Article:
Why? Because hopefully, rainfall helps the

production of corn. Maybe if I took rice here and I am just

out of my league, I am talking about agriculture, maybe the relationship is

more strong, positive, right, because it needs more water.

But you understand whatever I measure, I measured.

When I deviate from the average in this, how does this deviate exactly for that

situation? So, point by point, point by point, that's

where the probabilities are about. This is the fundamental measure of

relationships, okay? And its called covariance.

How do you co-vary with something, right? So, let's ask, lets assume, every time I

turn, Come on, on life and I have a smile on my face, you also automatically have

smile on your face. So, you tend to smile.

We have a positive covariance going on. On the other hand, if you dislike my guts

for some reason and every time I smile, you kind of frown.

Then maybe we don't have something positive going on.

So, what I am saying is you can use this same phenomena and the normal is no smile

at all, right? So, covariance captures that relationship.

But there's a tragedy with covariance, and that is, two things are wrong, wrong with

it, and I'll just emphasize that in a second.

Let me just start off with a [unknown]. So, covariance has one issue.

One issue is, magnitude is not communicated.

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Let me take a corn example. So, it's called sigma y, x.

Covariance of y with x is this. Summation Pi (yi - y bar) (xi - x bar),

right? It's very important to take deviations

from normal behavior. That's why I said, when I smile, it's,

what is my normal behavior? No smile, right?

Okay that's, that's [unknown]. And the probabilities are in there, right?

Look, what will, what will happen to this? Right now, I had this in bushels, if I

believe, yep. And I had this rainfall in inches.

Could I change this number, and suppose this number was 55, whatever, can I make

this number larger Just, without changing anything dramatically fundamental?

Answer is yes. Start measuring your rainfall instead of

inches, in millimeters. What will happen?

This number will become big. Because there are a lot more millimeters

in an inch, right? So, it does, it doesn't have magnitude.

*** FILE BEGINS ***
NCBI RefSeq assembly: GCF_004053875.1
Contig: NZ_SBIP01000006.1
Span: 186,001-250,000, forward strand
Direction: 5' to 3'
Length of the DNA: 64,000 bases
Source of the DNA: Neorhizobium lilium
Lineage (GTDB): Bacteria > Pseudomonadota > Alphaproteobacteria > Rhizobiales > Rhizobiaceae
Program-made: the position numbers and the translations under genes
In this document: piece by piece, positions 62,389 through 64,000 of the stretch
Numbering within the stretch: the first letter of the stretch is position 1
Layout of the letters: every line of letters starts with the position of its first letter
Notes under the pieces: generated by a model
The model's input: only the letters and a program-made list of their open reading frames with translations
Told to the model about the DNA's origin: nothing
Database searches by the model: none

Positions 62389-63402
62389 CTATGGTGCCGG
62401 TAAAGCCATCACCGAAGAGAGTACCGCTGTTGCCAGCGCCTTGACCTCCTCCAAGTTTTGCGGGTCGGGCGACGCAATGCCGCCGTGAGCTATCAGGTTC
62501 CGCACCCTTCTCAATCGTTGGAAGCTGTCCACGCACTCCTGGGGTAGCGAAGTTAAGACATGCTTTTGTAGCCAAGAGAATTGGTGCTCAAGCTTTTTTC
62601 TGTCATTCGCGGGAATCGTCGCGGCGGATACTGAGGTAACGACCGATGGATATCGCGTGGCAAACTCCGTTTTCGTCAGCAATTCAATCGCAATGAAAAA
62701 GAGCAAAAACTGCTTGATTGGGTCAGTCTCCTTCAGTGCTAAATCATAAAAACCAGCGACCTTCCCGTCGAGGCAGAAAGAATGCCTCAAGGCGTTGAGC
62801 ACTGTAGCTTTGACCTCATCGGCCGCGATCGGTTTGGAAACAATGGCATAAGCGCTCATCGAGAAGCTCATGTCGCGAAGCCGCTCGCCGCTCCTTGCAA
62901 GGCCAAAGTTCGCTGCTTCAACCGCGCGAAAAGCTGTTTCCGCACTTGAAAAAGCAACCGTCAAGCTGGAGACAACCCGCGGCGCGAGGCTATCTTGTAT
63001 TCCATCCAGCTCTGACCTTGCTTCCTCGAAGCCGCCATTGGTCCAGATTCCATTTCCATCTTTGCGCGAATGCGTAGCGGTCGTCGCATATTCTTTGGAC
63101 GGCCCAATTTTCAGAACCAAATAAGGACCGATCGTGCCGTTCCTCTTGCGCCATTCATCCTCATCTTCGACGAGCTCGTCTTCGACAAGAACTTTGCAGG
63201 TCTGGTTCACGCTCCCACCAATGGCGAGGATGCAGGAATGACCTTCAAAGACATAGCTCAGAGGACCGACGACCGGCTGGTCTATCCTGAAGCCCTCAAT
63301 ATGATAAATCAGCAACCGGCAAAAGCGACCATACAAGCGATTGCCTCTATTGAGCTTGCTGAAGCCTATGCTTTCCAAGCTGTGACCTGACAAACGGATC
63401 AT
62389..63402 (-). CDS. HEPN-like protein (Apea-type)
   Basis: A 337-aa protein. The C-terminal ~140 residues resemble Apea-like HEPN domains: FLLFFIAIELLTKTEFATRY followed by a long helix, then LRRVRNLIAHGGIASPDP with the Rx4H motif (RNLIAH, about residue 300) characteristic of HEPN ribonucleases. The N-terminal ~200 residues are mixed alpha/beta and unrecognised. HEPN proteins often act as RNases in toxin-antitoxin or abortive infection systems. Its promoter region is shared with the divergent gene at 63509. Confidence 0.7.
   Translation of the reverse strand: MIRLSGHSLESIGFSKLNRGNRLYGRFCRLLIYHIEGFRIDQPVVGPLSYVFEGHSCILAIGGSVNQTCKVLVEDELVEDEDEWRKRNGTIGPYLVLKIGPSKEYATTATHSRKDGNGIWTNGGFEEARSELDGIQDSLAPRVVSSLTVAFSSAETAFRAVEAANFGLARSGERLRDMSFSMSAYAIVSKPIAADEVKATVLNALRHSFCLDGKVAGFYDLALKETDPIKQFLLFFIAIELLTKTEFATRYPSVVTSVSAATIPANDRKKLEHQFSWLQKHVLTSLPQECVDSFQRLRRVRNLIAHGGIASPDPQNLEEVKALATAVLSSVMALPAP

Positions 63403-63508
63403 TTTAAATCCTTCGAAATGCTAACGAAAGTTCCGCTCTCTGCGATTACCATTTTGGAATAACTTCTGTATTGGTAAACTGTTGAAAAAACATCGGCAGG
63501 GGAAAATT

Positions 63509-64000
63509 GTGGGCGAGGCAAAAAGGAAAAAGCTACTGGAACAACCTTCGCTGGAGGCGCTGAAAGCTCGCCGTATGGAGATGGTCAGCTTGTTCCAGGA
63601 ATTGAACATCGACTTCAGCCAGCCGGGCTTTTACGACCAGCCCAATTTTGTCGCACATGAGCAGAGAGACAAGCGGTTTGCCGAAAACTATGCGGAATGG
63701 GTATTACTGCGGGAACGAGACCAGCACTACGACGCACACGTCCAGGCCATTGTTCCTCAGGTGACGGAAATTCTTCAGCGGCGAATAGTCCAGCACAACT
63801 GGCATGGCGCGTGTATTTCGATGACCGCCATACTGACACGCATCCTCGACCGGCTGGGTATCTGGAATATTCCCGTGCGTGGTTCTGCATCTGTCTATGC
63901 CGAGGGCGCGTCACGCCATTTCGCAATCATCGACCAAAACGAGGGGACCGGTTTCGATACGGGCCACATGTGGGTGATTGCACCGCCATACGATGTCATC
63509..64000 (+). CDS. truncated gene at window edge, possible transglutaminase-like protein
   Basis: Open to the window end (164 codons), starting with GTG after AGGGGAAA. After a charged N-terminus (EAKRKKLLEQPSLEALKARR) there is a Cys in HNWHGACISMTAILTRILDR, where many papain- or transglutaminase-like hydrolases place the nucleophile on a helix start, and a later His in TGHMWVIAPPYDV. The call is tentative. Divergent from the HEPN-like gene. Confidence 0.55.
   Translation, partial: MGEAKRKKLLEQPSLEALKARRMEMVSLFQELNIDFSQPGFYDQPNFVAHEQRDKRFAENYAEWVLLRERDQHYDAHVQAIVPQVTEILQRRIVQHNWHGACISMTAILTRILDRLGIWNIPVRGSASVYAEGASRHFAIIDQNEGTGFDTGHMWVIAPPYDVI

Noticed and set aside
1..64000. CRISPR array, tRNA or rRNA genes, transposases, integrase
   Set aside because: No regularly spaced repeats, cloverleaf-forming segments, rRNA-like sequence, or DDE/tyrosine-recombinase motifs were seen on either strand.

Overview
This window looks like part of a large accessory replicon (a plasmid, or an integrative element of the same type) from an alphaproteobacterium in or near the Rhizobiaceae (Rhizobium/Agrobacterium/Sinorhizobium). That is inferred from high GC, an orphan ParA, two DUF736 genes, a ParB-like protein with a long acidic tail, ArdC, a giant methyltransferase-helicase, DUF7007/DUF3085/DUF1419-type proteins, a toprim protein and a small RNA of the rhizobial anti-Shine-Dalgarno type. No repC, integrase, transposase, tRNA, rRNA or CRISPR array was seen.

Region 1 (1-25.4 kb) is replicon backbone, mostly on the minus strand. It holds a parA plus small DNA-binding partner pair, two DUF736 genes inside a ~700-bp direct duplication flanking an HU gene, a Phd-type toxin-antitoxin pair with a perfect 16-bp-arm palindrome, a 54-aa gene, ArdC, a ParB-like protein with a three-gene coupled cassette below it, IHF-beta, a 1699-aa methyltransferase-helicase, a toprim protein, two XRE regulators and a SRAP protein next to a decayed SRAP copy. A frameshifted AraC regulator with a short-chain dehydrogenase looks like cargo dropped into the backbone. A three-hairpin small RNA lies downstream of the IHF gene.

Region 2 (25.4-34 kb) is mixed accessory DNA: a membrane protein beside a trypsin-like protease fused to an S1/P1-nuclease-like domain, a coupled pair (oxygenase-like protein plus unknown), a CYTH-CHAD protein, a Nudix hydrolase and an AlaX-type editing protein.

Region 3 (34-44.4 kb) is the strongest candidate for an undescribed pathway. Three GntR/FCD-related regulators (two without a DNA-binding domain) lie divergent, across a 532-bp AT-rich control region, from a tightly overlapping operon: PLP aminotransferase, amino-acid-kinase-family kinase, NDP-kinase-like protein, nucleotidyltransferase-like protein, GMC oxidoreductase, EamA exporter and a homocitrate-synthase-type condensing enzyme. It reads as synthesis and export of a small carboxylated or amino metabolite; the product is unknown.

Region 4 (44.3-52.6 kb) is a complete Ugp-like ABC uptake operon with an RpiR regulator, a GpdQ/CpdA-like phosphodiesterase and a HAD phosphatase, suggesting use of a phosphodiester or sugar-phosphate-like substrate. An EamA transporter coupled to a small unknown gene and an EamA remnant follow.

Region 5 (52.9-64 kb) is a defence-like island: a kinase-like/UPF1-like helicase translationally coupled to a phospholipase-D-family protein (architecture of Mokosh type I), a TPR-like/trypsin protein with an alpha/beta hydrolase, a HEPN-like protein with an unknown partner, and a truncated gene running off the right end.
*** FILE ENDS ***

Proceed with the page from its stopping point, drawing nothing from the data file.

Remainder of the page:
It doesn't tell me anything. The only thing that's good is, it's

telling sign is okay. But magnitude is not reflective of

strength or weakness. The second tragedy with it is this, it is

unit-dependent. So, what are the units of covariance?

The units of the covariance are the units of both the things being measured,

alright? [laugh] In, when we do return analysis,

both the returns are measured in percentage.

So, it's not a big deal, but I wanted that's why to show you, why Statistics is

so awesome and why you have to deal with things which are more difficult than in

finance? So, bushel inches, what it is suppose to

mean? I mean, it shouldn't be.

An ideal measure of relationship shouldn't have units.

So, how can I compare bushel inches with, say, the productivity of people and

whether they have had a school education or not.

That units are totally different, correlation, it, the measurement, the

relationship should be comparable across different phenomena.

So, here's the tragedy of covariance. Though it's trying to measure the right

thing, its magnitude doesn't mean much and it's unit-dependent.

So, what did we do? What does the, the statisticians do?

A very little about this to talk about that's important to us, but this one is

extremely important. So, we took covariance of y and x, which

units was what? Bushels, four inches.

And magnitude was what? Didn't affect much, but sign was okay.

In other words, the, that it's positive or negative relationship is being reflected

because you're taking deviations from the mean and then multiplying.

So, what did we do? We came up with a measure called

correlation. And what is correlation?

Correlation simply takes sigma yx. Remember, what are the units?

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And a second thing happens, which is little bit, I am not going to go into a

correlation which is written like this, yx is between -one and +one.

So, you see the awesomeness of correlation.

It's taken covariance, retained its value of positive negative sign being important,

got rid of its issues of what, the units by dividing by the standard deviations of

the two, and creating a number that can be compared across different phenomena, okay?

So, let's take a break again and I'll come back with one last statistical and an

extremely important statistical concept called regression.

Which is needed in Finance and almost in any other discipline.

Again, a way of capturing relationships, but an important one for us.

See you.